Browsing by Subject "Azerbaidzan"

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  • Singh, Rupinder; Laurila, Juhani (1999)
    BOFIT Discussion Papers 5/1999
    The macro economic stabilisation in Azerbaijan has been successful. Following cessation of conflict with Armenia, and decline of GDP by 60 per cent from 1990 to 1995, the government in effect implemented a big-bang reform process in 1995.The inflation rate has now declined to the lowest rate of any transition country and important reforms in the monetary-fiscal mix have been undertaken.The second plank of first generation reforms, liberalisation, has also been successfully implemented with liberalisation of prices, the trade and foreign exchange regimes and virtual completion of small-scale privatisation, although the onset of the Russian crisis in 1998 has impacted negatively both internal and external balances.The paper presents the current economic picture for Azerbaijan and then assesses economic policy issues facing the country. Azerbaijan is well endowed with natural resources, particularly oil but also gas.The second part of the paper considers the question by focussing on policy issues related to the potential flow of oil-based monies into Azerbaijan.The possibility of the "Dutch Disease" syndrome impacting Azerbaijan through a rising real exchange rate on the non-oil sector is not considered to be a problem at present but is expected to become a policy concern in the medium- to long term.Structural reforms in public finance to deal with expected surpluses are lagging and are necessary in the next phase of the transition of Azerbaijan.Moreover, significant reforms are required in banking - privatisation, improvement in regulation and supervision and in the implementation of supporting legal rights, given the current lack of financial intermediation. Keywords: Azerbaijan, economic development, oil, Dutch Disease, transition economies
  • Laurila, Juhani (1999)
    BOFIT Online 10/1999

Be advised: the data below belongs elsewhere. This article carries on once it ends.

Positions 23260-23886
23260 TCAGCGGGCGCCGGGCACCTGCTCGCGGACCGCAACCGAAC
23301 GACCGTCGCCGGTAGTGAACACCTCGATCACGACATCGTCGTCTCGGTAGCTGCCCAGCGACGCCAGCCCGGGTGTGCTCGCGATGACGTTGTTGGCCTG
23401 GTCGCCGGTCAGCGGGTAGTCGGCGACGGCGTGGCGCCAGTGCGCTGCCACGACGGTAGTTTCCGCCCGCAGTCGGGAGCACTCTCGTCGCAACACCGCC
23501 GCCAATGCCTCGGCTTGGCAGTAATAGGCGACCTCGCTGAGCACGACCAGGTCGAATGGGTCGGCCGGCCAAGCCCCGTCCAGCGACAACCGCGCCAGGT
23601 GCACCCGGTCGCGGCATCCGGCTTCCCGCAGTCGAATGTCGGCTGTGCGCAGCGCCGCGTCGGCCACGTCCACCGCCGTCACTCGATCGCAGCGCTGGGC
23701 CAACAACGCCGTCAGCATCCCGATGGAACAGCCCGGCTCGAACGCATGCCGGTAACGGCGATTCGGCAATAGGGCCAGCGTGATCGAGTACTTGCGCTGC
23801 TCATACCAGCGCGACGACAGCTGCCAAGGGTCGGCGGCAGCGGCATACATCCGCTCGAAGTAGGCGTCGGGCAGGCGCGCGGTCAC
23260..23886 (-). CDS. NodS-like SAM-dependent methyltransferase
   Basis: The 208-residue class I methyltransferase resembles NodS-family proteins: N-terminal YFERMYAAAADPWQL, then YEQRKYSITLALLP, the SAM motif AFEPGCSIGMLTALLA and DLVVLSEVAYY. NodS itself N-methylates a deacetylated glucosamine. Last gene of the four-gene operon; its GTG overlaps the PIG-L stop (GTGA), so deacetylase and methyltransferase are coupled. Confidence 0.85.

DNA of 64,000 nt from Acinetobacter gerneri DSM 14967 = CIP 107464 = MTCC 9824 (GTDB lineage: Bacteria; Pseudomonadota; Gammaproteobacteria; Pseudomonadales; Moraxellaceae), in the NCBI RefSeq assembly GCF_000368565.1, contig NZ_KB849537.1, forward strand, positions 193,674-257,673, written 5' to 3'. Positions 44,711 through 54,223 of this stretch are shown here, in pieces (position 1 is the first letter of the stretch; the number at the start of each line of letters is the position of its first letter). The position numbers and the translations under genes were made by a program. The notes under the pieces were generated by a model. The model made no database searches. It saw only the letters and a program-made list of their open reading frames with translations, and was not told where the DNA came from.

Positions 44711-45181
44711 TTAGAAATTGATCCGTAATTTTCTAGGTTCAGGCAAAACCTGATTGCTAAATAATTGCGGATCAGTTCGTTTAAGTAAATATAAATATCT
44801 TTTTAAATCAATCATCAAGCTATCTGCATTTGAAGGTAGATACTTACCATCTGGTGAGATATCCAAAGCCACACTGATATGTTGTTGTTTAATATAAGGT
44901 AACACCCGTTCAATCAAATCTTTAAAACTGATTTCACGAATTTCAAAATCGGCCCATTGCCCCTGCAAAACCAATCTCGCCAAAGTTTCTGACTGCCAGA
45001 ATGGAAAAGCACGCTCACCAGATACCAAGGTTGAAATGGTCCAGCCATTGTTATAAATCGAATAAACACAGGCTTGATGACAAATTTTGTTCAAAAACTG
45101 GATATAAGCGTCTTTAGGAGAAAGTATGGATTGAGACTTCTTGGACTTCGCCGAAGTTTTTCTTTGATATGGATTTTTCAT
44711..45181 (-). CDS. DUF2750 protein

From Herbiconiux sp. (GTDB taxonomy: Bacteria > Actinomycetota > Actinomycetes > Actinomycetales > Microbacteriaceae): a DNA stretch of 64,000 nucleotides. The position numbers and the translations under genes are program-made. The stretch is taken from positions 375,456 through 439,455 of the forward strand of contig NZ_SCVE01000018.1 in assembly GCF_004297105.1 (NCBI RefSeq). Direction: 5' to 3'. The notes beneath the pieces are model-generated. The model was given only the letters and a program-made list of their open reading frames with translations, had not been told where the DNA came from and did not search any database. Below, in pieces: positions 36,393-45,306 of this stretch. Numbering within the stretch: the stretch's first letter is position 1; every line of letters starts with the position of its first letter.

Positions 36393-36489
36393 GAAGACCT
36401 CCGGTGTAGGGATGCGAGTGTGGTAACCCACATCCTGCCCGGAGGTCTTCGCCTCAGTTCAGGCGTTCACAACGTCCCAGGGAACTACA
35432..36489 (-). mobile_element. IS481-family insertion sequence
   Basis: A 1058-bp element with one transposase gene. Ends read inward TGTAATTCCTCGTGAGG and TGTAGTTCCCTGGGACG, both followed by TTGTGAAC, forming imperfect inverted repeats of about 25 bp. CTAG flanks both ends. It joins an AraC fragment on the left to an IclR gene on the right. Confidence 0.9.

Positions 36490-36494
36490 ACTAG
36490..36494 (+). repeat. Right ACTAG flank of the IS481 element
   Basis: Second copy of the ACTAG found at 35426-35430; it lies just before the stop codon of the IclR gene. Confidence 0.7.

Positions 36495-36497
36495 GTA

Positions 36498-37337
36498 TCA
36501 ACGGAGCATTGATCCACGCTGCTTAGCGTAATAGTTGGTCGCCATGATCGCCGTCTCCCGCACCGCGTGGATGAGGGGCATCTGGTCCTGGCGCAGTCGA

Azerbaijan is a post-socialist transition country affected by regional tensions similar to those found in Armenia, Georgia, Tajikistan, Macedonia and Croatia.This article examines the historical background of a specific source of tensions, namely the Nagorno-Karabakh issue, its legacies and significance for the economic transition of Azerbaijan.The Azerbijani economy has been among those to suffer most after the demise of the Soviet Union. These legacies underlie Azerbaijan's current situation whereby macroeconomic policies and structural reforms are driven by developments in exploration and exploitation of the Caspian hydrocarbon resources.The author finds evidence that economic and commercial cooperation can reduce political risks and discourage nationalistic power politics both in domestic and international contexts. A firm and continuing commitment by the Azerbaijani government to pursue the process of economic transition combined with peace and stability in the region is necessary for the progress of transition.The rate of reform appears to be critical for the transition process in Azerbaijan and the Caucasus generally.Rapid economic growth fuelled by the expected influx of oil revenues could find Azerbaijan ill prepared to lock in the quality and sustainability of such economic growth.Subsequent papers in this series will deal with the implications for economic development, process of transition, structural reforms in Azerbaijan.** The historical analysis brings up some interesting parallelisms with the ones seen in the recent Balkan crisis. Keywords: Azerbaijan, oil, international organizations, transition economies
  • Laurila, Juhani; Singh, Rupinder (2000)
    BOFIT Discussion Papers 8/2000
    Published in Russian and East European Finance and Trade, vol 37, no 3 (2001), pp. 25-76
    The aim is to review transition literature for evidence that supports sequential reform strategy, as presented in this report. The second part discusses the findings in the context of Azerbaijan, a formerly socialist transition economy with interesting initial conditions.Evidence of the country's current need to focus on improving public services fits well with the sequential reform view. The authors argue that constraints captured by initial conditions (human resources, administrative capacities, traditions, etc.) necessitate sequencing of reforms and outline general aspects of a sequential reform strategy designed to expedite the transition process.The literature survey supports the Washington Consensus recommendations for starting transition with macroeconomic reforms, but over time initial conditions inevitably constrain and necessitate sequencing.In other words, reform efforts initially need to be directed across the widest possible front, but later in transition the emphasis of reform efforts needs to shift from one area to another.In the later stages, emphasis needs to be laid on improvement of public sector governance to support and promote macroeconomic reforms and formation of a healthy corporate sector. Democratic institutions arise with economic growth generated by the corporate sector.